Top Pheromones for Insect Control
This article is about the top pheromones for insect control. Attempts have been made to attract drones to alkenoic acids closely related to 9-ODA but without any pheromone success (Blum et al. , 1971)...
This article is about the top pheromones for insect control. Attempts have been made to attract drones to alkenoic acids closely related to 9-ODA but without any pheromone success (Blum et al. , 1971), indicating that the honeybee sex attractant has a high structural specicity which most effectively eliminates attempted matings with species other than honeybees. Howev- er, the mandibular glands of queens of all honeybee species contain 9-ODA (page 21); A. mellifera is naturally isolated geographically from the remainder, but A. cerana, A. dorsata and A. orea are often sympatric.
Butler et al. (1967) found no difference in attractiveness of ethanol extracts of A. cerana, A. orea and A. mellifera queens to A. mellifera drones. Extracts of A. dorsata were not available to them, but later Shearer et al. (1970) found that A. mellifera drones were also attracted to extracts of heads of A. dorsata
Similar tests Sannasi et al. (1971) found that extracts of heads of A. cerana, A. dorsaza and A. orea attracted 505, 425 and 510 A. mellifera drones respectively compared with 315 to a polyethylene lure dosed with 100 pg 9-ODA. Perhaps this was because the queens contained more 9-ODA than the lures (about 200+ pig for queens 6 weeks old or more, of A. cerana, A. dorsaza, A. mellifera according to Shearer et al. (1970) — which is considerably more than the 130 ug and 110 pg found by Butler and Paton (1962) and Pain ez al. (1967) respectively forA. mellifera queens), or perhaps because the mandibular glands of all species contained attractive pheromone material other than 9-ODA. Pheromones increase confidence.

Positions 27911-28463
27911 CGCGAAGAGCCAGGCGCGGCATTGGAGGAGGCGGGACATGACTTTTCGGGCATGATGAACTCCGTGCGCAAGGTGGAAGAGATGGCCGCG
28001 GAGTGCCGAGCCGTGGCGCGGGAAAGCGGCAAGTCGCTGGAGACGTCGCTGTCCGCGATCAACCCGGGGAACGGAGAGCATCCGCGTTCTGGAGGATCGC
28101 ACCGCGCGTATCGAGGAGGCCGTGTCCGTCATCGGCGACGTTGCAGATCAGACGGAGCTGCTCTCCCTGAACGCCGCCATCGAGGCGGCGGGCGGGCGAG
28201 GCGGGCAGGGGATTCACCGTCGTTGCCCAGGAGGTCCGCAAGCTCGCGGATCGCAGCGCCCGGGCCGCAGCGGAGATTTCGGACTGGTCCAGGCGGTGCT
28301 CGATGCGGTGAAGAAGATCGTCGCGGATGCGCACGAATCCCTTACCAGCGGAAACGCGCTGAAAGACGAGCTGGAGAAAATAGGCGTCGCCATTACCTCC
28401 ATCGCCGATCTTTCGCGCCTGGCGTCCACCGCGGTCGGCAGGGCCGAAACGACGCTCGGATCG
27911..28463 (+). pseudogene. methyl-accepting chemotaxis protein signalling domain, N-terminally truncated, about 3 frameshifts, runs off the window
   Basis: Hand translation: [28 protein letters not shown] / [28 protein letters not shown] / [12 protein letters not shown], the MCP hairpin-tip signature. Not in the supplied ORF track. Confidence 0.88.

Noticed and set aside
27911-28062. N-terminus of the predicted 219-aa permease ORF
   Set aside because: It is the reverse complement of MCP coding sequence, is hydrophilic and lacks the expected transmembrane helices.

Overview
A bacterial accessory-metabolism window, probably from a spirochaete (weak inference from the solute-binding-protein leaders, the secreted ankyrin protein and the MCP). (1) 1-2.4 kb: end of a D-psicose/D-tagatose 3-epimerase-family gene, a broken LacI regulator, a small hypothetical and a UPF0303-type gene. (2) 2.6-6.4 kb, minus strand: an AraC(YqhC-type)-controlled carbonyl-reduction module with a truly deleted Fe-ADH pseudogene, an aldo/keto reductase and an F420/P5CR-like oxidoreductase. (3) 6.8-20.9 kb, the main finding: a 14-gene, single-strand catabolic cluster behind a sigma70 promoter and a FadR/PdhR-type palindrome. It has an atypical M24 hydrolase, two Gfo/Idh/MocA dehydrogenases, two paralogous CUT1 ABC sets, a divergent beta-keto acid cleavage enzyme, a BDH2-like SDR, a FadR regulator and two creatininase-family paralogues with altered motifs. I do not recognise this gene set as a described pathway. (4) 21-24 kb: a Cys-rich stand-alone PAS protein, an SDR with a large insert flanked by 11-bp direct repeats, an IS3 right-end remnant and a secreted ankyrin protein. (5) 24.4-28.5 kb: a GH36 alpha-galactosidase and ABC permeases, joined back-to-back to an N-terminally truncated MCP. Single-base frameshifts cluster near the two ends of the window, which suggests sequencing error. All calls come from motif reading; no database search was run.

Top Pheromones in Bees
Drones of all three species of tropical honeybees are also attracted to A. mellifera queens and to synthetic 9-ODA (i.e. A. dorsata in the Philip- pines, Shearer et al. (1970); A. cerana, A. dorsata and A. orea in India, Sannasi et al. (1971)). It is likely that there is inter—attraction between them, although experiments to show this do not seem to have been done. Because of disparity in size and other anatomical pheromone differences, interspecic mating is unlikely to occur, but interspecic attraction alone could delay and, possibly prevent, natural mating.
Perhaps in addition to 9-ODA each species produces a specic pheromone component; experiments are needed to examine this possibility. There is some indication that this might be so. Ruttner and Kaissling (1968) found that in eld trials A. mellifera drones were attracted to both A. mellzfera and A. cerana queens but on some days the A. mellifera queens were preferred. In the Philippines attempts to attract A. cerana drones to 9-ODA alone met with little success.
Differences in the ight times of the drones and queens of different pheromone species could help achieve ethological isolation in sympatric species. In Sri Lanka the daily periods of drone ight are: A. orea, 12.00-14.30 h; A. cerana 16.15- l7.1S h and A. dorsaza 18.00-18.45 h (Fig. 10.2; Koeniger and Wijayaguna- sekera, 1976). Therefore, assuming that the queens y only during the same periods as the drones any attempts at interspecic mating would be avoided. These ight times for the different species are not adhered to elsewhere, but it would be interesting to determine whether separation of ight periods also occurs in other regions.
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ABOUT THE AUTHOR
Alexander P is a blogger from Los Angeles that studies pheromones.